Provisioning a New Azure SQL Database Server Using PowerShell

By Pradip Shrestha



Provisioning a New Azure SQL Database Server Using PowerShell

This article shows you how to create an Azure SQL Database services using Azure PowerShell.


Before you begin this tutorial, you must have the following:

  • Azure Subscription, if you don’t already have an Azure subscription,create a free account .
  • Azure Data Studio(ADS) with PowerShell Extension, in this tutorial, we will use ADS to edit and run PowerShell scripts, and establish a connection to your Azure SQL Server, see How to use PowerShell in Azure Data Studio.

In this tutorial, we will look at the following:

  • Provisioning a New Microsoft Azure SQL Database Server.
  • Configuring a firewall rule for a Microsoft Azure SQL Database Server.
  • Connecting to a Microsoft Azure SQL Database Server using ADS.


1. Authenticate your Azure subscription, then start the creation process as follows.
First of all, you have to connect to your subscription using the Connect-AzAccount cmdlet.


Running this command will open a Microsoft login window, as shown in figure 1.0. Log in using your Azure subscription creentials


Figure 1.0: Connect to your Azure subscription.

On completion of a successful login, it will display the following information, as shown below figure 1.1

Figure 1.1: Successful login information.

2. Create a new resource group
In this step, we will create an Azure Resource Group by using just a Name and Location parameters.

$parameters    = @{
Name           = 'azsqldb-demo-rg'
Location       = 'northeurope'
New-AzResourceGroup @parameters

You can see the output as shown in figure 2.


Figure 2: The creation of an Azure Resouce Group.

3. Create an Azure SQL Server
To create an Azure SQL Server instance, we use the following parameters:

 $Username = "cloudstksql" 
 $Password = "pa$$w@rd1" | ConvertTo-SecureString -AsPlainText -Force 
 $Cred     = New-Object System.Management.Automation.PSCredential($Username,$Password)

 $parameters = @{ 
    ResourceGroupName           = 'azsqldb-demo-rg' 
    ServerName                  = 'cloudstksqlserver' 
    Location                    = 'northeurope' 
    SqlAdministratorCredentials = $cred 
    ServerVersion               = '12.0' 
  New-AzSqlServer @parameters


create-an-azure-sql-server Figure 3 : The creation of an Azure Resouce Group.


The server is ready, in the next step, we will create an Azure SQL Database.

4. Create an Azure SQL Database Let’s start with the creation of a new Azure SQL Database with the following parameters.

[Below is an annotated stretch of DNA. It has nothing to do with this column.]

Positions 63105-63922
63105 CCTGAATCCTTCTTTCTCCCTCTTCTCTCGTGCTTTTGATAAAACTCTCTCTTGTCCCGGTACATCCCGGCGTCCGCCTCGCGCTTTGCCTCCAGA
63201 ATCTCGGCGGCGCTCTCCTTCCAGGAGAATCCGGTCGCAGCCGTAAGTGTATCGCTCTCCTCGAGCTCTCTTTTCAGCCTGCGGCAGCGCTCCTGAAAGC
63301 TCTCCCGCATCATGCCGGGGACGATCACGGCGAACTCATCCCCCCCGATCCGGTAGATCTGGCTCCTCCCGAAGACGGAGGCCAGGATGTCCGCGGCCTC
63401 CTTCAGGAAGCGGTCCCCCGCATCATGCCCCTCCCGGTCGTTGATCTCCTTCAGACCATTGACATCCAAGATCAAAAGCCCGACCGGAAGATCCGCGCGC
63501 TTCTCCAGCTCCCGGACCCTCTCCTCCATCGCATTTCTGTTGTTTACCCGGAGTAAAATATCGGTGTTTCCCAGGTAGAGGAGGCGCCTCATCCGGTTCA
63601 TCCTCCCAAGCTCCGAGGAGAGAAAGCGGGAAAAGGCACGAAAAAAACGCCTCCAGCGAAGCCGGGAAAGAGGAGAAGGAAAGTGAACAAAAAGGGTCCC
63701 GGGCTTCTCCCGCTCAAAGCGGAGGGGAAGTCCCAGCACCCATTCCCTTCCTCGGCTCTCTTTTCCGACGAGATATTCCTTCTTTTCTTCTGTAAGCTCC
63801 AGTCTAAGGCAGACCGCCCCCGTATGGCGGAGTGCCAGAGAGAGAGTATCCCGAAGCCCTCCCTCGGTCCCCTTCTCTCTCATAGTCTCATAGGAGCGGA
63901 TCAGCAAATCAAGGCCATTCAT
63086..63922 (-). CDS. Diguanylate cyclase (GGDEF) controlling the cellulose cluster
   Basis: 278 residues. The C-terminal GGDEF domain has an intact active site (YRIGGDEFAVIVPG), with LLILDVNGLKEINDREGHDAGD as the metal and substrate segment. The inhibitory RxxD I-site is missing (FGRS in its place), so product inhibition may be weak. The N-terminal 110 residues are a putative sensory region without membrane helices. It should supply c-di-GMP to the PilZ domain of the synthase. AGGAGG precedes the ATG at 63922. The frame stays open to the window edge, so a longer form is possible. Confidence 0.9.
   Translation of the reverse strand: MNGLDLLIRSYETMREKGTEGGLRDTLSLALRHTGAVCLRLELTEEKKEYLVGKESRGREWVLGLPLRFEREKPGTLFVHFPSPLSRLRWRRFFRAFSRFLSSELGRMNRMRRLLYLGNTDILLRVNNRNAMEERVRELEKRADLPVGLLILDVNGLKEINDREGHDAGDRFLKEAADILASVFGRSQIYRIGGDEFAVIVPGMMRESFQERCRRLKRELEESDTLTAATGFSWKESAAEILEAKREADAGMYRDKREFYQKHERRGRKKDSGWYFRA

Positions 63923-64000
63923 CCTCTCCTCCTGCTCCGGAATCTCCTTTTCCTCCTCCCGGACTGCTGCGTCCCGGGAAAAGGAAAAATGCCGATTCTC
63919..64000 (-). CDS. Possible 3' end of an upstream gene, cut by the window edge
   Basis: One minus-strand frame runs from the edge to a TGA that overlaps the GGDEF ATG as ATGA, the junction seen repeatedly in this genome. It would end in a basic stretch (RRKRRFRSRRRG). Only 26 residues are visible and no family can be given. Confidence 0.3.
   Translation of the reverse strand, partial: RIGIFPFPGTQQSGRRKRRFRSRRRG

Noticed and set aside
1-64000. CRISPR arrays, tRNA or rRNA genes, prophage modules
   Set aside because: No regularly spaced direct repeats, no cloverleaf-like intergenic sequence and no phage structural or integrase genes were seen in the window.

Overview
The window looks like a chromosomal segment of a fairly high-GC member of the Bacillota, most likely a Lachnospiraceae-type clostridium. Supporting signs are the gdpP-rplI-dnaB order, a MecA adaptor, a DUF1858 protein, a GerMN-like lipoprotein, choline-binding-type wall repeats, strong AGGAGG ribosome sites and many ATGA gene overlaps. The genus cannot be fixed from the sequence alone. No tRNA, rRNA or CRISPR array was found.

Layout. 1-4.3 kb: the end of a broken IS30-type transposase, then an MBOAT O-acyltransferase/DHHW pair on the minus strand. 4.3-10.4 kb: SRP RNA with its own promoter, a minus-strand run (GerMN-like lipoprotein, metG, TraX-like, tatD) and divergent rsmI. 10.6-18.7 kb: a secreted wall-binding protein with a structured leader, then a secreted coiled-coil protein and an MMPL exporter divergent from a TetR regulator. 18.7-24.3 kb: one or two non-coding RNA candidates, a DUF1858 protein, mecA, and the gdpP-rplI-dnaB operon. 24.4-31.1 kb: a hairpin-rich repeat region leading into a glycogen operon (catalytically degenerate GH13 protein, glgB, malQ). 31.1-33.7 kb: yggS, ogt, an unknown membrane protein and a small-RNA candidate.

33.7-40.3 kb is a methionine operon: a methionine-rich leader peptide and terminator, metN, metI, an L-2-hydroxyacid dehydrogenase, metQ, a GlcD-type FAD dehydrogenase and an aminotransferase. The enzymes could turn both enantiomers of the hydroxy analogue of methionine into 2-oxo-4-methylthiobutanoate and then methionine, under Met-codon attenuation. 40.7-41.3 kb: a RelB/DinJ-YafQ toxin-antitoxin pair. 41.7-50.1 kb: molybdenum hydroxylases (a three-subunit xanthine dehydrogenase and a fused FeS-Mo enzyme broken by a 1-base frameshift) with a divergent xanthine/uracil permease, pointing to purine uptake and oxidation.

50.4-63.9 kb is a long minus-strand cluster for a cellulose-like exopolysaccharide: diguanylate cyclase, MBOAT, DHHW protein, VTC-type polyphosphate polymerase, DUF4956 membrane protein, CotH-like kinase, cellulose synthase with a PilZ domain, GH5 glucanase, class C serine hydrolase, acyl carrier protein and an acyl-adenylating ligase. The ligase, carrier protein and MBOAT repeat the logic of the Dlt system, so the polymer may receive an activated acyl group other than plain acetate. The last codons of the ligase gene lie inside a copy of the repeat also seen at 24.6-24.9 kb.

$parameters = @{
      ResourceGroupName               = 'azsqldb-demo-rg'
      ServerName                      = 'cloudstksqlserver'
      DatabaseName                    = 'cloudstkdemodb'
      RequestedServiceObjectiveName   = 'S0'  
    New-AzureRmSqlDatabase @parameters


Figure 4: The creation of an Azure Resouce Group.

5. Setting up Firewall rules To allow inbound access for an Azure SQL Server, you must add a specific IPs to the Azure SQL Server firewall rules.
In this demo, we’re going to define a specific IP address(your machine’s IP) to connect SQL Azure.

You can set up a firewall rule with the following parameters:

$parameters = @{ 
ResourceGroupName  = 'azsqldb-demo-rg' 
ServerName         = 'cloudstksqlserver' 
FirewallRuleName   = 'AllowedClientIP' 
StartIpAddress     = '' 
EndIpAddress       = '' 

New-AzSqlServerFirewallRule @parameters


Figure 5: Setting up Firewall rules.

You’re now ready to connect to your Azure SQL Server from your specified IP address.

6. Connecting to Azure SQL from Azure Data Studio(ASD) To connect to Azure SQL server from ASD, you will need to perform the following steps:

  • On the Servers menu, Click on New Conenction to open the Connection pane, as shown figure 6.


Figure 6 : Click on New Connection.

  • Fill in the following fields using the server name, user name, password and then click on Connect button to connect to Azure SQL server.


Figure 6.1: Connection pane.

Once successfully connected to the Server, the new cloudstkdemodb appears in the list of databases, as shown in figure 6.2.


Figure 6.2: An Azure SQL server Object Explorer.

7. Clean up development
Use the Remove-AzResourceGroup cmdlet to remove the resoruce group. It will removes the ‘azsqldb-demo-rg’ resouce group and all resouces associated with it from the subscription.

Remove-AzResourceGroup -ResourceGroupName 'azsqldb-demo-rg'

This command prompts you for confirmation to delete the resouce group.


Figure 7: Delete the resource group.


You can download the PowerShell file from GitHub

In this article, we have looked at how to create an Azure SQL server database using PowerShell. We have also set up the firewall rules and finally, connected an Azure SQL Server with Azure Data Studio.


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